In 2009, Netflix published its now-famous culture deckonline: 125 slides outlined the company’s values, expected behaviors and core philosophy (“people over process,” in case you’re interested). The document demystified the company culture, providing a behind-the-scenes glimpse into what it’s like to work at the company. Facebook’s COO Sheryl Sandberg said that the culture deck “may well be the most important document to come out of Silicon Valley.” Shortly after her proclamation, Netflix released an entire season’s worth of episodes for its show House of Cards at once, and changed how we watch television forever, introducing us to binge-watching.
Given how Netflix scaled from renting DVDs to redefining television, it would be easy to think there’s something inherently magical about the culture at Netflix. There’s no doubt that its culture is extremely effective. The deck does acknowledge that the culture is unusual. But, what’s more fascinating is that it wasn’t concocted. It was simply written down. This came out in a recent interview with Patty McCord — the company’s former chief talent officer, who co-created the document with CEO Reed Hastings. McCord said, “I don’t know if [the Netflix culture] was so different. Here’s the most important thing we did: We just wrote it down.”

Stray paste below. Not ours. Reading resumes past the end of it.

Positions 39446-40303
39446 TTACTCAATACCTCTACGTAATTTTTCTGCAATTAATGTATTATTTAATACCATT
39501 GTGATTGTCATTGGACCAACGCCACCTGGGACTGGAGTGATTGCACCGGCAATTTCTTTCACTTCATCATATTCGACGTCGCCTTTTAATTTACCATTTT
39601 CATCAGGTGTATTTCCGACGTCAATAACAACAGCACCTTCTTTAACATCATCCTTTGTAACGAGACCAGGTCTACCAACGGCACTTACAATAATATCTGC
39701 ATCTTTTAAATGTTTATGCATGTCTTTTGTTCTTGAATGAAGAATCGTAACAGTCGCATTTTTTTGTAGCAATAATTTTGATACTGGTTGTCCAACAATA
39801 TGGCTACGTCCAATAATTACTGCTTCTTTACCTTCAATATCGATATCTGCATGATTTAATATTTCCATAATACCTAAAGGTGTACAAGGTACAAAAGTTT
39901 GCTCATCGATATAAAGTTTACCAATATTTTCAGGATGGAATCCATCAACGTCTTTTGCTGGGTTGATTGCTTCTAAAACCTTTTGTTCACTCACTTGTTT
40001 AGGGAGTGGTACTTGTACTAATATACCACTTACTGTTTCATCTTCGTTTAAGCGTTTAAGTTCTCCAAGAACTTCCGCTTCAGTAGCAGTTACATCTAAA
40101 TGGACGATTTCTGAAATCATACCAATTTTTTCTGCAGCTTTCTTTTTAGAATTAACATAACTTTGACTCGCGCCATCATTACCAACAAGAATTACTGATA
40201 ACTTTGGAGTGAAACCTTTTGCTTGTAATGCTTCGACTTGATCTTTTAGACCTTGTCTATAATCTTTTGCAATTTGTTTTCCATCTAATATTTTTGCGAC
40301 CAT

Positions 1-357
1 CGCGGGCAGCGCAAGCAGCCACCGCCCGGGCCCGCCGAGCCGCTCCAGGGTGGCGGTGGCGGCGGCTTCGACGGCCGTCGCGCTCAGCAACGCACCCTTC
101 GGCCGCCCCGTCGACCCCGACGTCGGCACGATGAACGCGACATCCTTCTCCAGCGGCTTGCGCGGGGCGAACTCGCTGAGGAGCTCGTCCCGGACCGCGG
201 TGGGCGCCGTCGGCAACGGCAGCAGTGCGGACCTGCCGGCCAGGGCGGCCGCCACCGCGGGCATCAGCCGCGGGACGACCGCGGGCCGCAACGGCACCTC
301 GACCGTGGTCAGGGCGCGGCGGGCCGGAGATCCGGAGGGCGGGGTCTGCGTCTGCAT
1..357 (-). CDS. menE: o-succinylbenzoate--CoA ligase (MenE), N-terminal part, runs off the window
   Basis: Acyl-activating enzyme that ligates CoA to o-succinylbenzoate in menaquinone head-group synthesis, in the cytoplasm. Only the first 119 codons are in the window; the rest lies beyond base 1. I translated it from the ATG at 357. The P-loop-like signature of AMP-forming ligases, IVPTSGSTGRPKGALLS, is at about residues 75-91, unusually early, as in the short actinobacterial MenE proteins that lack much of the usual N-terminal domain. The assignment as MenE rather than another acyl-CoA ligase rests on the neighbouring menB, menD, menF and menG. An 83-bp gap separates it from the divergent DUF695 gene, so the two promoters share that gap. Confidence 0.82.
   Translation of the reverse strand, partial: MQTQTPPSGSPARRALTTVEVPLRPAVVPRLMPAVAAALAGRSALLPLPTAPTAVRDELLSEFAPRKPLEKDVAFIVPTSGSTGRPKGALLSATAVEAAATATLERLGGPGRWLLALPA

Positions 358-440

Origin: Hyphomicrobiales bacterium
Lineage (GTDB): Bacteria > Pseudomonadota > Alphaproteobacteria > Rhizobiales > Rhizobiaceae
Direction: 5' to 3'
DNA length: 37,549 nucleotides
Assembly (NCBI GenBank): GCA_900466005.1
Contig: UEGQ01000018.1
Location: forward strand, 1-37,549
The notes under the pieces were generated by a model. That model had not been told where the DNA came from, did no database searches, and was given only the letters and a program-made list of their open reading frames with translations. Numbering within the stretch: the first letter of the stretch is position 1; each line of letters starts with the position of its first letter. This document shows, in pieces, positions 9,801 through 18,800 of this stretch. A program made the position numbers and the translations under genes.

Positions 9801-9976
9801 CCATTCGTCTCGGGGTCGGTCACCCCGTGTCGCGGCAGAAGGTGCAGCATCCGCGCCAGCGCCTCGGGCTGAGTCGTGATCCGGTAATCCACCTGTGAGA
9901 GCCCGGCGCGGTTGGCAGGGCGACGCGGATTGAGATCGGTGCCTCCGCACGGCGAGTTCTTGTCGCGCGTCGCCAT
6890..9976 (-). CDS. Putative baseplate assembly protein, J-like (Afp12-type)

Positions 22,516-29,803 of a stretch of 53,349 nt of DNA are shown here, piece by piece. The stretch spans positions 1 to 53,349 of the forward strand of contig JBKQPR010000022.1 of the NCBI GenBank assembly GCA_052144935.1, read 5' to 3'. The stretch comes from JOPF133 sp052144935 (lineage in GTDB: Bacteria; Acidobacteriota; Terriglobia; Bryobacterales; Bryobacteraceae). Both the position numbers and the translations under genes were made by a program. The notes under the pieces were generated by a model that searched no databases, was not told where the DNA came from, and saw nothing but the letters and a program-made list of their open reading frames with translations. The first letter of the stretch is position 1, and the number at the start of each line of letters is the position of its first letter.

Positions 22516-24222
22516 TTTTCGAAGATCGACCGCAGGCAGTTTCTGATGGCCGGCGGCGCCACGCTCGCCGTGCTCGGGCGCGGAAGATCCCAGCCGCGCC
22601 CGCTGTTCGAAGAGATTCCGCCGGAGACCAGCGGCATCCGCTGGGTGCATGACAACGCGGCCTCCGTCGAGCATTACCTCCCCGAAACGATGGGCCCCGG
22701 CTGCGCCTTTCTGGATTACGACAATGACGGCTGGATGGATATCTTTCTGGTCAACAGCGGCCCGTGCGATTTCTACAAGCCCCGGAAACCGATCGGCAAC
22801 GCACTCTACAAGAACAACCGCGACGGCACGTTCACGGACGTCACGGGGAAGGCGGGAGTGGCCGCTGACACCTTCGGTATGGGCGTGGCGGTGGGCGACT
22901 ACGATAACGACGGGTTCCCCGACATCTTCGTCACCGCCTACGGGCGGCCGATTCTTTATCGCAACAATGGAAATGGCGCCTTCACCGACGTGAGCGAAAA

Don’t let culture just happen.
Simple as it sounds, just writing it down is something many CEOs and founders have either not considered doing or don’t have the head space to really think through. Often, that’s because they have not taken the time to intentionally create their culture so that it becomes their company’s greatest asset. Yet a recent survey of 1,348 North American firms found that more than half of their senior executives see corporate culture as one of the top three drivers of their company’s value, with 92 percent of respondents saying company value would increase by improving culture. And a mere 16 percent said their culture “is exactly where it should be.”
In speaking to hundreds of CEOs and founders about their company cultures, I frequently hear stories of companies that did not consciously design their culture to be a tangible asset. Instead, they let their culture evolve subconsciously and unintentionally — into a serious liability. Not only is this a shame, it’s an enormous missed opportunity. A well-defined culture can be the key to bringing employees together, standing out in your industry and scaling your business. Further, culture isn’t only an important differentiator for scaling a truly great company. It is also often the main reason a candidate chooses to join a company. As a deciding factor, culture can surpass compensation or even the inherent risk associated with the company or role.
Use the culture deck to clarify your culture.
To the many founders and CEOs wrestling with the question of when to address culture, my answer is, do it now. In my 17 years of working with high-growth startups, I’ve found that every company has a culture, deliberately and intentionally created or not. …read more
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